CRACKED Reviews Sarah Silverman's Jesus is Magic

When a stand-up comedy concert is released as a feature film, you can usually count on two things: You will see an ethnic comedian perform material that confronts racial taboos (Martin Lawrence Run Tel Dat, Eddie Murphy Raw, Margaret Cho, Notorious C.H.O) and the entertainer will be someone that -- if you are a heterosexual male -- you probably won't want to f**k.

So, what the hell is Sarah Silverman doing telling jokes at your local movie theatre? Well, the answer has to do with both race and fuckability.

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Take the following two jokes which Silverman tells in her recently released Jesus is Magic, a movie that is three parts stand-up concert and one part sketch show:

"I see these CARE commercials with these little kids with the giant bellies and the flies, and these are one- and two-year-old babies, nine months pregnant, and it breaks my heart in two -- And I don't give money, because I don't want them to spend it on drugs, but I give."


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Later she explains, "Everybody blames the Jews for killing Christ. And then the Jews try to pass it off on the Romans. I'm one of the few people that believe it was the blacks."

Silverman is not a racist. As she ardently proclaimed while defending herself on Politically Incorrect last year: "these jokes are about racism, they're not racist."

But reread those two jokes and try to imagine any other white comedian telling them.

You can't, but most of you won't care because she's pin-up hot and baby-rabbit adorable (while you're exercising your imagination, try to imagine that sentence being said about any other female comedian of the past two decades). She is comedy's first female sex symbol and exploits the role by telling jokes that others can't get away with.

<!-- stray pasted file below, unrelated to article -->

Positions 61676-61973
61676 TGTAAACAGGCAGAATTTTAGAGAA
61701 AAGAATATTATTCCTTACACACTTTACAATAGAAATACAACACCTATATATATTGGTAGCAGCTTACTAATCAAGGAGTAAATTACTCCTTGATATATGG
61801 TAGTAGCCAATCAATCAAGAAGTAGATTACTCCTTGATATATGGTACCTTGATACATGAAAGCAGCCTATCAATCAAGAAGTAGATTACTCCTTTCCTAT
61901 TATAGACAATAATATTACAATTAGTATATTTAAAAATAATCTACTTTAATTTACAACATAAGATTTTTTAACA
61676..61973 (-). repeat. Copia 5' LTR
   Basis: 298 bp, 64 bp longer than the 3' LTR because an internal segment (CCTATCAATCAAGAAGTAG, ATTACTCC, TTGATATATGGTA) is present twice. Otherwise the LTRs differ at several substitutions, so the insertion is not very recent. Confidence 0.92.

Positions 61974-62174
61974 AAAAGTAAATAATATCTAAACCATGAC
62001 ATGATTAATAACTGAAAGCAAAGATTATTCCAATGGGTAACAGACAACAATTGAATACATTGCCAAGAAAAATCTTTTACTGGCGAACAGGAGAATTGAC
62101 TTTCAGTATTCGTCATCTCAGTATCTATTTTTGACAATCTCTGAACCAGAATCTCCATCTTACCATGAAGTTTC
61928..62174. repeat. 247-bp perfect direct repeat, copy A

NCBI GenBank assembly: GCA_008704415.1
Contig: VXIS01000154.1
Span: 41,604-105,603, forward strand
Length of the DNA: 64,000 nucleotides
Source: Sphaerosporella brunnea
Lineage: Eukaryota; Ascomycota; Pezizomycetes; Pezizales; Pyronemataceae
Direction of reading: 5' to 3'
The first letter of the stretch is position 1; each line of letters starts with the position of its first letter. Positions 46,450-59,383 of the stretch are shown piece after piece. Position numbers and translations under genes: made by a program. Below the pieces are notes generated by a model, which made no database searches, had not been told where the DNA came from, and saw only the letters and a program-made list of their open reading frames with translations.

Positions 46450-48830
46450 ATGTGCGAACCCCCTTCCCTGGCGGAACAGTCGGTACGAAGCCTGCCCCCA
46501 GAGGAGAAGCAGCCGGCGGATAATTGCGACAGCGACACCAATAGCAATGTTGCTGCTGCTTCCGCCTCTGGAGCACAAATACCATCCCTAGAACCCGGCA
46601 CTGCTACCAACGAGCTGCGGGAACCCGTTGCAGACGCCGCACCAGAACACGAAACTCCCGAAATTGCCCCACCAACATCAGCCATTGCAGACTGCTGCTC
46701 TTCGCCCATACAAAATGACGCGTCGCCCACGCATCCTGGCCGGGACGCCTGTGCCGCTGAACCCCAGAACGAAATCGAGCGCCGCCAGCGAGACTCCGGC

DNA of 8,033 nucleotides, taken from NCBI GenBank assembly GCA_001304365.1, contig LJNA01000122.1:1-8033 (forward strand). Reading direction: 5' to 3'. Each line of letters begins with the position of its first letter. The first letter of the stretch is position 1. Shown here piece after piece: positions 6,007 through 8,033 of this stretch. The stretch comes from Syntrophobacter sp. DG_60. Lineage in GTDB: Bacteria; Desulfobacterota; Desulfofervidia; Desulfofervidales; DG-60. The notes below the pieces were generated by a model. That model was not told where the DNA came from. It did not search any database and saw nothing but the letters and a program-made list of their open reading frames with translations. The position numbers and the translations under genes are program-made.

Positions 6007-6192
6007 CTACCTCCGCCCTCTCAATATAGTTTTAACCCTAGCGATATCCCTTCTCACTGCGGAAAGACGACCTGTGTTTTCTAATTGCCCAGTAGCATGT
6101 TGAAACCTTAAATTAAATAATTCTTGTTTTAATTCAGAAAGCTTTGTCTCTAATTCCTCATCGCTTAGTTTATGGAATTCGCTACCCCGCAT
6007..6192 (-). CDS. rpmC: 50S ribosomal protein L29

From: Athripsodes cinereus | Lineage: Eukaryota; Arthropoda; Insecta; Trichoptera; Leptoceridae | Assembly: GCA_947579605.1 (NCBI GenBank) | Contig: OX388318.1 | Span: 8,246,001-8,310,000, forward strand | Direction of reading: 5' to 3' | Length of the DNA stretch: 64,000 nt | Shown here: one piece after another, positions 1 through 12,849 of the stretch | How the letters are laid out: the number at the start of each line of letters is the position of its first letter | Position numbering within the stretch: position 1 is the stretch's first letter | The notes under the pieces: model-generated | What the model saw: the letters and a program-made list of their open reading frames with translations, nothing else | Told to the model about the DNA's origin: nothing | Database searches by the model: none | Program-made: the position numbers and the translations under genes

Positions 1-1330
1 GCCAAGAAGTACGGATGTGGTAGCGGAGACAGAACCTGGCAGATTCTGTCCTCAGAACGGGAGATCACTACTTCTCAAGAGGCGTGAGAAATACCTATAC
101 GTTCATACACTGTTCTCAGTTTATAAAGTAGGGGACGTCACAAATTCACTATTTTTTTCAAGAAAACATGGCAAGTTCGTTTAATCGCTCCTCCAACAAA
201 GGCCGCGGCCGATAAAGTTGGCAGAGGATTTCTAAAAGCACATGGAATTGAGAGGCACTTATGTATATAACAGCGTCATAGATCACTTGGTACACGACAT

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This is not to take anything away from Silverman, or Jesus is Magic, because she is very good at what she does, and does it with an all-knowing wink. The very last scene of the film features a less attractive "understudy" attempting some of the same jokes that Silverman has just nailed-- and falling flat on her face. It is as though Silverman is acknowledging the wide berth given to her, and saying, "Yeah, well f**k you, anyways. "


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The movie is at its best when the funny lady is on stage in front of the audience. Aside from a hilarious opening sketch, the skits and musical numbers drag the laugh rate down a bit. But the edginess of her material is enough to keep the film feeling worthwhile and relevant.

Jesus is Magic is not going to be the movie that makes Silverman a star. It will be the Tenacious D series that gets her to her School of Rock -- a springboard to bigger things. And when she does arrive, it will be with a number of hot women telling jokes in her wake. It's just tough to imagine any of them being as good at it as she is.

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